The accelerating capabilities of systems brought about by advances in Artificial Intelligence challenge the traditional notion of systems as tools. Systems’ increasingly agentic and collaborative character offers the potential for a new user-system interaction paradigm: Teaming replaces unidirectional system use. Yet, extant literature addresses the prerequisites for this new interaction paradigm inconsistently, often not even considering the foundations established in human teaming literature. To address this, this study utilizes a systematic literature review to conceptualize the drivers of the perception of systems as teammates instead of tools. Hereby, it integrates insights from the dispersed and interdisciplinary field of human-machine teaming with established human teaming principles. The creation of a team setting and a social entity, as well as specific configurations of the machine teammate’s collaborative behaviors, are identified as main drivers of the formation of impactful human-machine teams.
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    Do We Blame it on the Machine? Task Outcome and Agency Attribution in Human-Technology Collaboration
    ( 2022-01-04) Jia, Haiyan ; Wu, Mu ; Sundar, S. Shyam
    With the growing functionality and capability of technology in human-technology interaction, humans are no longer the only autonomous entity. Automated machines increasingly play the role of agentic teammates, and through this process, human agency and machine agency are constructed and negotiated. Previous research on “Computers are Social Actors (CASA)” and self-serving bias suggest that humans might attribute more technology agency and less human agency when the interaction outcome is undesirable, and vice versa. We conducted an experiment to test this proposition by manipulating task outcome of a game co-played by a user and a smartphone app, and found partially contradictory results. Further, user characteristics, sociability in particular, moderated the effect of task outcome on agency attribution, and affected user experience and behavioral intention. Such findings suggest a complex mechanism of agency attribution in human-technology collaboration, which has important implications for emerging socio-ethical and socio-technical concerns surrounding intelligent technology.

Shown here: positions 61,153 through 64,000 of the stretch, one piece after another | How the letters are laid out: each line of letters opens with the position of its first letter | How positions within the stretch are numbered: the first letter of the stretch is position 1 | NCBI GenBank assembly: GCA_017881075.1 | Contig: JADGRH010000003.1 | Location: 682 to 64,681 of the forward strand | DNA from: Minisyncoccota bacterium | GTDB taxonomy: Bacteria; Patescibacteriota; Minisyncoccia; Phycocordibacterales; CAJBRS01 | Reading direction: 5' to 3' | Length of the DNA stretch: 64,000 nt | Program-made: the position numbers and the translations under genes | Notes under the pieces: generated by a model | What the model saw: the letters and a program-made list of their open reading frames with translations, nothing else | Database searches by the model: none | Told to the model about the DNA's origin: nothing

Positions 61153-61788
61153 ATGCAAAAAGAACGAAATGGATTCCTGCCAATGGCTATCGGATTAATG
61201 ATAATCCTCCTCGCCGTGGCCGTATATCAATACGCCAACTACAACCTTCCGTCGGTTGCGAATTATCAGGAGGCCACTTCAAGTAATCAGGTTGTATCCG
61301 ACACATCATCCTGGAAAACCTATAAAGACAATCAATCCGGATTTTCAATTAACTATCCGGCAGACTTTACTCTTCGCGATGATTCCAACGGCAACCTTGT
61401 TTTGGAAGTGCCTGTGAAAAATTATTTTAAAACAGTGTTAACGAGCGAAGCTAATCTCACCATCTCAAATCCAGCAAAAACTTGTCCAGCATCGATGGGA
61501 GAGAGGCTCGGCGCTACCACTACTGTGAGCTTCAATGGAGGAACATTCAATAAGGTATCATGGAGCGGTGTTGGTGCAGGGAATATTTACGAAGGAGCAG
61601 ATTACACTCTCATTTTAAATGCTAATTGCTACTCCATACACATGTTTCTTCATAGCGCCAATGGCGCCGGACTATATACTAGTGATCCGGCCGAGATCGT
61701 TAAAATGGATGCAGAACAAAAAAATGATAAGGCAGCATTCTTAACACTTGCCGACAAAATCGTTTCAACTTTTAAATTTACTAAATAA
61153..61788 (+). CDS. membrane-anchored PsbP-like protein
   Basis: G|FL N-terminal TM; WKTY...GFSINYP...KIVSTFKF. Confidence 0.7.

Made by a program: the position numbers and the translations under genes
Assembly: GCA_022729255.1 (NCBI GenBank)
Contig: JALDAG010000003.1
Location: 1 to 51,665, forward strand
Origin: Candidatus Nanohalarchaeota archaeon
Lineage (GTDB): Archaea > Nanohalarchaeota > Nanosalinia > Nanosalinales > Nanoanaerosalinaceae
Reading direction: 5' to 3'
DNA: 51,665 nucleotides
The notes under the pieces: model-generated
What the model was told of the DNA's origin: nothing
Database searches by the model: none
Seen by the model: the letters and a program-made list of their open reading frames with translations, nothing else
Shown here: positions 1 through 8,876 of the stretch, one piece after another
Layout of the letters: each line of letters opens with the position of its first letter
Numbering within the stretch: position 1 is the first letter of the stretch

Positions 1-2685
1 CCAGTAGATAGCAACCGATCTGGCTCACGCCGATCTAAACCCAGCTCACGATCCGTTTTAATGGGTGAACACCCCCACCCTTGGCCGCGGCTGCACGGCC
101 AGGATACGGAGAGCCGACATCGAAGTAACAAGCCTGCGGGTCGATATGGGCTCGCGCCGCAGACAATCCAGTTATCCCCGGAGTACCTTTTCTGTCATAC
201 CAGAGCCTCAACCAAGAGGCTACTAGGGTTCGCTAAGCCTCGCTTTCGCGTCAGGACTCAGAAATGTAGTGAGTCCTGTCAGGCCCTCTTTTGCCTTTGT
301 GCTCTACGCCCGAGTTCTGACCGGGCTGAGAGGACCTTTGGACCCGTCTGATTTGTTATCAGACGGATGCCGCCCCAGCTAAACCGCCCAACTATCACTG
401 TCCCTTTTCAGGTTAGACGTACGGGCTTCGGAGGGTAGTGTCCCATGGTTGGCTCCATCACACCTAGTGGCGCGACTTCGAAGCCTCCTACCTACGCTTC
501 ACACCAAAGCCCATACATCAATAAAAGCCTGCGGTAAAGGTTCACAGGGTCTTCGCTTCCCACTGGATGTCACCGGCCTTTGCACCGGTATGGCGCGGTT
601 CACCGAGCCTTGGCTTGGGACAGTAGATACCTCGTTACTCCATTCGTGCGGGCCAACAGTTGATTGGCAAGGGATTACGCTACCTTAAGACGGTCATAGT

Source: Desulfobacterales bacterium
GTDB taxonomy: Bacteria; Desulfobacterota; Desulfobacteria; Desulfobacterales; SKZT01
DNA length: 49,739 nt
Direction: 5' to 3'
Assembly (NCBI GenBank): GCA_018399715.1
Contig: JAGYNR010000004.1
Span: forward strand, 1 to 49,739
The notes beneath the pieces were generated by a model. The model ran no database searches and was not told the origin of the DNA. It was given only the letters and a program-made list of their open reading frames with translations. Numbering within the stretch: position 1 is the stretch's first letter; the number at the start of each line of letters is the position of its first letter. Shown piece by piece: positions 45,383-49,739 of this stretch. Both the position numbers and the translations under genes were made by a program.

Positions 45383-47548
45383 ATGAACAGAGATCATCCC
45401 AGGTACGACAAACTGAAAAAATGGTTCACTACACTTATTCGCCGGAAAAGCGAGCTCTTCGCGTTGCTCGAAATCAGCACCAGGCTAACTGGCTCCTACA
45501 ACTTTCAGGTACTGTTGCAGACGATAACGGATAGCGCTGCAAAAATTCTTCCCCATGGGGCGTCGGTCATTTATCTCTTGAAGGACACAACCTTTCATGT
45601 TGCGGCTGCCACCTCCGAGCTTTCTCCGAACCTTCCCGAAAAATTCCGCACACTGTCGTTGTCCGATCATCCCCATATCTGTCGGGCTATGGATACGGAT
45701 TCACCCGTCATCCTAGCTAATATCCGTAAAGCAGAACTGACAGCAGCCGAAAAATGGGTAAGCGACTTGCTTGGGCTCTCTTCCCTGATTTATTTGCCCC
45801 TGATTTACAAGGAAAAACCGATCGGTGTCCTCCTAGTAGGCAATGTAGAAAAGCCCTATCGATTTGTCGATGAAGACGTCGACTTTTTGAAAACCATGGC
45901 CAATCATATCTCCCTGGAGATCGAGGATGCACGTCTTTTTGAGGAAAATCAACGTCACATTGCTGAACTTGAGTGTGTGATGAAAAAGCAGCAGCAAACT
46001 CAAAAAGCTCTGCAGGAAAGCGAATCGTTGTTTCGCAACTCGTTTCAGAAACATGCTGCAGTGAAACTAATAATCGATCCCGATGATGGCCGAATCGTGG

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    Complex Problem Solving through Human-AI Collaboration: Literature Review on Research Contexts
    ( 2022-01-04) Memmert, Lucas ; Bittner, Eva
    Solving complex problems has been proclaimed as one major challenge for hybrid teams of humans and artificial intelligence (AI) systems. Human-AI collaboration brings immense opportunities in these complex tasks, in which humans struggle, but full automation is also impossible. Understanding and designing human-AI collaboration for complex problem solving is a wicked and multifaceted research problem itself. We contribute to this emergent field by reviewing to what extent existing research on instantiated human-AI collaboration already addresses this challenge. After clarifying the two key concepts (complex problem solving and human-AI collaboration), we perform a systematic literature review. We extract research contexts and assess them considering different complexity features. We thereby provide an overview of existing and guidance for designing new, suitable research contexts for studying complex problem solving through human-AI collaboration and present an outlook for further work on this research challenge.